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Synarchy - Scars Of Gratitude (7/10) - Faroe Islands - 2010

Genre: Thrash Metal / Metalcore
Label: Tútl Records
Playing time: 57:28
Band homepage: Synarchy


  1. Mirror Miles
  2. Turning Memories
  3. Beyond My Wreckage
  4. Fair And Rights
  5. Keep Me Safe
  6. Collecting Sense
  7. Descending
  8. Scars Of Gratitude
  9. Perfect Enemy
  10. Breaking A Dream
  11. Confinement
  12. Place Of Liberation

2010 is shaping up to be an eventful year for Faroese Metal music. With TÝR already having nailed their viking themed Progressive Metal into the hearts of thousands, the sophomore arrival of SIC´s second album, the appearance of new monickers such as HAMFERÐ, EARTH DIVIDE and HELJAREYGA (incidentally featuring Heri Joensen of TÝR at the helm), and finally, the release of SYNARCHY´s first album, it looks as if Metal music is slowly taking off on these islands.


Entitled “Scars Of Gratitude”, SYNARCHY´s first album packs twelve tracks with around one hour of music. The band blends various kinds of corish and more traditional old school thrashy riffs together with memorable melodies, as heard on teutonic opener “Mirror Miles”. The songs switch from heavy and melodic to occasional blastbeats and parts that are atmospheric, overall the band´s sound is fairly reminiscient of names like KILLSWITCH ENGAGE, SOILWORK and MERCENARY.


For a debut album, the songwriting is above par, somewhat fresh without being anything overly exciting. Most of the tracks are well constructed with enough heaviness and small finesses that don´t overshadow their keen sense for melodies. Songs like “Beyond My Wreckage” (contains a dangerously brewed breakdown stomp that Robb Flynn and Co. might just consider stealing for a future MACHINE HEAD song), “Perfect Enemy”, “Keep Me Safe” and closer “Place Of Liberation” all come out as good, versatile songs.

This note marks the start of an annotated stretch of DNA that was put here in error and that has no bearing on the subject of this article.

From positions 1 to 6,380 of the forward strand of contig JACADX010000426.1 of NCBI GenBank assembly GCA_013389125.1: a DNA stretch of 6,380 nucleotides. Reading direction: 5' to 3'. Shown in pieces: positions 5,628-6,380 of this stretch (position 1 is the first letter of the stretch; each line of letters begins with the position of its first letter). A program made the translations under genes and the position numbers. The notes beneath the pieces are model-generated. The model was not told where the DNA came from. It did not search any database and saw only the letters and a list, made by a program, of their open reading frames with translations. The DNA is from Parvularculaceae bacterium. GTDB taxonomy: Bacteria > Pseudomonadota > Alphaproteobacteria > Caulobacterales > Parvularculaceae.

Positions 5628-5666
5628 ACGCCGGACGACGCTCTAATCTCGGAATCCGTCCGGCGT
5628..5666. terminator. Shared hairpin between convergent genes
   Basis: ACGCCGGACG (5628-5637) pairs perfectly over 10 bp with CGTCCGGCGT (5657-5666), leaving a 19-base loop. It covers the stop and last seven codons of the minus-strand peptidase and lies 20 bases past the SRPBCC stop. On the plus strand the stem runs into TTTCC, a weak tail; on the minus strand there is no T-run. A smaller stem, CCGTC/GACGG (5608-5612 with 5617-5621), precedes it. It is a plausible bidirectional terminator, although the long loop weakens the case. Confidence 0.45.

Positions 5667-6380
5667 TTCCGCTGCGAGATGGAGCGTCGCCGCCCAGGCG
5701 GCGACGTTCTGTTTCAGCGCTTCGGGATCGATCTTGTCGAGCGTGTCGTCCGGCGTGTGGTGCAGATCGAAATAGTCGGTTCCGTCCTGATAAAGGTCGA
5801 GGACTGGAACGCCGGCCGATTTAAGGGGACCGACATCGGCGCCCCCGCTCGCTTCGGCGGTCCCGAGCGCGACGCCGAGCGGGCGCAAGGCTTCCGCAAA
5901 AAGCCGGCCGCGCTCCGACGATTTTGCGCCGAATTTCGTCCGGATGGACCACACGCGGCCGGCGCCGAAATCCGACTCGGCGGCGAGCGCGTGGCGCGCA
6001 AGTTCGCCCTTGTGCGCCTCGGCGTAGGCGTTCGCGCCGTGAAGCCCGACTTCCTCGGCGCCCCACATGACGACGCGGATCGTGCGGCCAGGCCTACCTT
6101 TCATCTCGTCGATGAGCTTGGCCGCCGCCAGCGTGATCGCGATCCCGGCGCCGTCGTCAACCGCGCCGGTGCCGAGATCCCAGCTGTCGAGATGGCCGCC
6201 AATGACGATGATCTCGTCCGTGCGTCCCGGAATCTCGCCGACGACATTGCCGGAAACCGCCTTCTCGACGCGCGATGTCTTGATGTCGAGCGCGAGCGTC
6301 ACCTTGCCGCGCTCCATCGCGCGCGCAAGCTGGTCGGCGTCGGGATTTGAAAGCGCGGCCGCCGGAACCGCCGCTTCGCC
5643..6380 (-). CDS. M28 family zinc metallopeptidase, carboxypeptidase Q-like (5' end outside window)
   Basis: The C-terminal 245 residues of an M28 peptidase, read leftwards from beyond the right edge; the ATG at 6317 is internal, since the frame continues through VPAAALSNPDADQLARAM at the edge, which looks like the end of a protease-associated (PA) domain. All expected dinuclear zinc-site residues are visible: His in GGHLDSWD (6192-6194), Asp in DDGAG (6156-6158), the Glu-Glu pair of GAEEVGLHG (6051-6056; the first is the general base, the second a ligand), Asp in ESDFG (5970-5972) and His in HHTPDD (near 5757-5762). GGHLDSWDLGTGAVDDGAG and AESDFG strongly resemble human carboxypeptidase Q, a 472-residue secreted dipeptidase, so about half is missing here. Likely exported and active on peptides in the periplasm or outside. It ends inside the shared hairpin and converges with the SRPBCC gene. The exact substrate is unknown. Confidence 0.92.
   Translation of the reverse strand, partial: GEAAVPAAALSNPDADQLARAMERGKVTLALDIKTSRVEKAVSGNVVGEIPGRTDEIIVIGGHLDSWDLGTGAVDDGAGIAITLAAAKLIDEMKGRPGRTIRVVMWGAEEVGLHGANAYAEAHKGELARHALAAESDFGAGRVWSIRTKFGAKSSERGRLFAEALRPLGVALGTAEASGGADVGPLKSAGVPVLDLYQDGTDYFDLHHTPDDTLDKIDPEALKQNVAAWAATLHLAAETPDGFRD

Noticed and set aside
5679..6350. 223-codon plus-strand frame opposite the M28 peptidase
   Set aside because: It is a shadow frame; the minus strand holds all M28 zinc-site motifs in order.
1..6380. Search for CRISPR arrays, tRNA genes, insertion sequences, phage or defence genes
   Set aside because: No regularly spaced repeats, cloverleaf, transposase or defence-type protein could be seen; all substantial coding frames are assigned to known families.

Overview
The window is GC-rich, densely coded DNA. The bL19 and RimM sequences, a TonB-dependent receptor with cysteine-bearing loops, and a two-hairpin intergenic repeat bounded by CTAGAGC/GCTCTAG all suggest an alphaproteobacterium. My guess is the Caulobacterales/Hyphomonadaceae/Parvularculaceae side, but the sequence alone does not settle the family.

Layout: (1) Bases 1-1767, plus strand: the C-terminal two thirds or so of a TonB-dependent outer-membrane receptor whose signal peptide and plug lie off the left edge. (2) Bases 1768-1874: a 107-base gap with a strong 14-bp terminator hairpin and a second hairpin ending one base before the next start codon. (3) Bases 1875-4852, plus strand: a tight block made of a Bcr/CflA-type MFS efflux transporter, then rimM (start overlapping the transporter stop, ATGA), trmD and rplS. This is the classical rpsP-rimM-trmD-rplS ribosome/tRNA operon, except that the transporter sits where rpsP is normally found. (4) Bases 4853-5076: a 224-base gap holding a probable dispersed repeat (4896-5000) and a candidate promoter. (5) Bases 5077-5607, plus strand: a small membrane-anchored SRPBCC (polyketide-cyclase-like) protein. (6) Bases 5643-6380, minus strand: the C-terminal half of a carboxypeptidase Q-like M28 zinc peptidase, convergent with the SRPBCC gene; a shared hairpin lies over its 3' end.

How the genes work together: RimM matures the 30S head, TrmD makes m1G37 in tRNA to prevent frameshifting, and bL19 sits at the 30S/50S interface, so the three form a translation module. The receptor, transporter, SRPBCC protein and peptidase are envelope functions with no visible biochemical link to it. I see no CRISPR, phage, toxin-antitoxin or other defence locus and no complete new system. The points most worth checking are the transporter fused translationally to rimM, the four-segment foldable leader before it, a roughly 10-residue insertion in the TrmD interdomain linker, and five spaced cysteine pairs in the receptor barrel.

The band´s strongest aspect, I think, are the melodies. Vocals, guitars and keyboards, all bring lots of catchy but also epic melodies to the songs, especially songs like “Descending” (my favourite track as I write this) and the killer title track have some truly memorable melodies in them. Speaking of vocals, there´s nothing spectacular going on here, but I think the clean singing of Leon Hansen (no matter how Metalcore they may sound like) has some potential if he continues to work on them, whereas his harsher style works good with the music but really don´t sound all that extreme to my ears, but that´s just me.


Soundwise, the album sounds like a very professional recording at first, but paying more attention to details, I think the guitars could´ve used a beefier sound, and from what I´m hearing, the keyboard audio levels aren´t that focused, very different from song to song. One final critique, is that I would like to hear some more solos from the two axemen, I think it would spice up the songs even more.


All in all, a good debut from one of the “older” players in the Faroese Metal scene, there´s been a great deal of progression since I reviewed their demo back in 2007, a good fundament to build upon.

(Online June 20, 2010)

Frodi Stenberg

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